"If you can afford the price tag, it is well worth the money. It out performs any other laptop I have tried for gaming, and the transportable design and incredible display also make it ideal for work."
Burn high-def movies to Blu-ray discs
- Good build quality, bundled Cyberlink software, attractive price, writes to all Blu-ray media (BD-AV, BD-R, BD-RE, BD-ROM)
- Slow burning times
The BWU200S isn't the fastest Blu-ray burner on the market and lacks some of the features found on competitively priced rivals. Nevertheless, it should still satisfy high-def enthusiasts who require an all-in-one burning solution.
Price$ 599.00 (AUD)
The BWU200S is Sony's second stab at an internal Blu-ray recorder, following in the footsteps of the pioneering BWU-100A. It can be viewed as an upscale version of the read-only BDUX10S, which we reviewed earlier in the week. Combining the functionality of a DVD/CD burner with full Blu-ray support (including re-writable BD-RE discs), it is fully equipped to take care of all your recording needs. However, it's not the fastest device on the market and it faces some stiff competition from rival vendors.
With its user-friendly Serial ATA interface (SATA), bonus BD-R disc and bundled Cyberlink software (including PowerProducer, PowerDirector, PowerDVD Ultra and Power2Go), the BWU200S provides everything a budding Blu-ray enthusiast needs to get started in one cost-effective package.
Before we kick off the review, special mention must go to Cyberlink's suite of DVD software. With a combined RRP of around $200, this is a tidy little bundle that adds plenty of value to the product — especially after the recent $300 price-slash. The included programs cover all major bases, from authoring slick DVD menus to editing AVCHD camcorder footage. (For further info on the included software, check out our standalone review of Cyberlink's DVD Suite 6.0 Ultra.)
Provided you know your way around a computer chassis, installing the drive should be a breeze: simply slot the BWU200S into the 5.25in drive bay, connect the SATA cables and screw everything into place. While you're at it, you might as well insert the included Blu-ray tray cover, which looks suitably nifty.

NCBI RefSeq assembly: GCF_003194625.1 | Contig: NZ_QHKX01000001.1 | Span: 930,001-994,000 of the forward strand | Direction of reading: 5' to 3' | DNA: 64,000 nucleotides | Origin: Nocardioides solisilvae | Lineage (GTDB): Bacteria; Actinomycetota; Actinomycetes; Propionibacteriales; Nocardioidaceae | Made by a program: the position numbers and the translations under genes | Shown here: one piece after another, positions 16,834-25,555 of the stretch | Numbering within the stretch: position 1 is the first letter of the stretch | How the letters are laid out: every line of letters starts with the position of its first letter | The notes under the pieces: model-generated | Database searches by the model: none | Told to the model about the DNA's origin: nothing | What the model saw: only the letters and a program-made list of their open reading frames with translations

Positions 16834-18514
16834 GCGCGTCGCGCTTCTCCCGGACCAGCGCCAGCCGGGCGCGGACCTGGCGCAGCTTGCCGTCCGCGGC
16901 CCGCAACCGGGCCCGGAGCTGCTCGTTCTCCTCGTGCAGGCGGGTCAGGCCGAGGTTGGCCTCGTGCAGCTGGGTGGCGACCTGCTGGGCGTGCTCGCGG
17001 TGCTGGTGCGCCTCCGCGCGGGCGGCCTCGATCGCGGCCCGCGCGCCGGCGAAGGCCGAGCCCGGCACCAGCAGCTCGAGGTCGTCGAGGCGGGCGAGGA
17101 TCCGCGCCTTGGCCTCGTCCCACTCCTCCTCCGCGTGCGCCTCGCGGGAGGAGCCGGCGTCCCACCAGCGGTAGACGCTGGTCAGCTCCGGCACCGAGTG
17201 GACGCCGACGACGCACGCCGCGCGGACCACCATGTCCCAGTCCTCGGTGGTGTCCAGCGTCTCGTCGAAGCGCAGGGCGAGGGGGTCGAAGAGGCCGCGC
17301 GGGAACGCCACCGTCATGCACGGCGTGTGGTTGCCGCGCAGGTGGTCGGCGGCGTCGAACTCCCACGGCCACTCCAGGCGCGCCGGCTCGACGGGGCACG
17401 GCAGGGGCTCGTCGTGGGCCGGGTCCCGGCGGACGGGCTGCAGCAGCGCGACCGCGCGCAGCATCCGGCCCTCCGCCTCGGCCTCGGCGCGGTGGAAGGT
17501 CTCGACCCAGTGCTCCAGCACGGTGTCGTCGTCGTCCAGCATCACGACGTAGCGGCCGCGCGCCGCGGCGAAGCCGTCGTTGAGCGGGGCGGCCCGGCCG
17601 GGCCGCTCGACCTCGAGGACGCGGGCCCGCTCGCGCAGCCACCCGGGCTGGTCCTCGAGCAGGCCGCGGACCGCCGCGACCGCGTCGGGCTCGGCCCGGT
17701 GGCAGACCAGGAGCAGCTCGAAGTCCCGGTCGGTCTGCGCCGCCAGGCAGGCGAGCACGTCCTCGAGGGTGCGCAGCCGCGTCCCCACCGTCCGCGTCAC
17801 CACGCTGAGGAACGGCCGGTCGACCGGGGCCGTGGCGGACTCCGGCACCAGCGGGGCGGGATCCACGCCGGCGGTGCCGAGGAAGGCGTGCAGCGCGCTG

Naturally, our first test involved watching a Blu-ray movie. As expected, the BWU200S was perfect for this task (the format is Sony's brainchild after all). Using the supplied PowerDVD software, we ran the drive on a system equipped with an ATI Radeon HD 4850 graphics card and a Samsung SyncMaster 275T monitor, both of which are HDCP-compliant. Our copy of Finding Neverland played back smoothly at the screen's maximum resolution of 1920x1200. Meanwhile, sound and drive vibrations were kept to a pleasing minimum.
Next up, we measured the burning speed of the drive across the supported formats. For CD and DVD, the drive's speeds are almost (but not quite) as good as a standard burner. It will burn DVD +/- discs at a rate of 16x, which means a 4GB disc will finish burning in around 6 minutes. For our DVD transfer tests, we transferred a 1.23GB folder of mixed data from our desktop to the drive, using a blank DVD-R. The BWU200S took 2min 13sec to complete this task, which works out at around 9.2 megabytes per second (MBps).
Our Blu-ray results were slightly less impressive. It took us over 90min (!) to fill a single-layer BD-R disc with AVCHD files, despite an advertised 4x write speed. By contrast, the Pioneer BDR-202BK took just 24min to complete the same task. Apparently, the BWU200S's lethargic burn times are down to Sony's inbuilt error-check software, which runs in the background. Disabling this feature should thus yield faster results.
While we're on the subject of Blu-ray discs, it's important to note that BD media remains prohibitively expensive when compared to other recordable formats. A 50GB BD-RE disc currently retail for around $90, which works out at almost $2 per gigabyte. This makes them less than ideal for archiving data. That being said, they do remain the only effective way of storing large amounts of HD video on a single disc. If you'd prefer not to spread your movies over three or four DVDs, then BD-R is definitely the way to go.
While the BWU200S isn't a bad product in its own right, it fails to stand head-and-shoulders above many of its competitors. If you're willing to downgrade to USB 2.0, then LG's Super Multi Blue Blu-ray Disc Rewriter (BE06) might be the better option. For one thing, it's an external drive, which means you can use it with multiple computers, including HD-compatible notebooks. Plus, it even supports HD-DVD playback (yeah, yeah, we know the format's dead, but HD-DVD movies are still available at dirt-cheap prices, so it's a nice option to have).
Nevertheless, this is still a worthwhile product that provides excellent Blu-ray playback and reliable burning to Blu-ray discs. Tentatively recommended.
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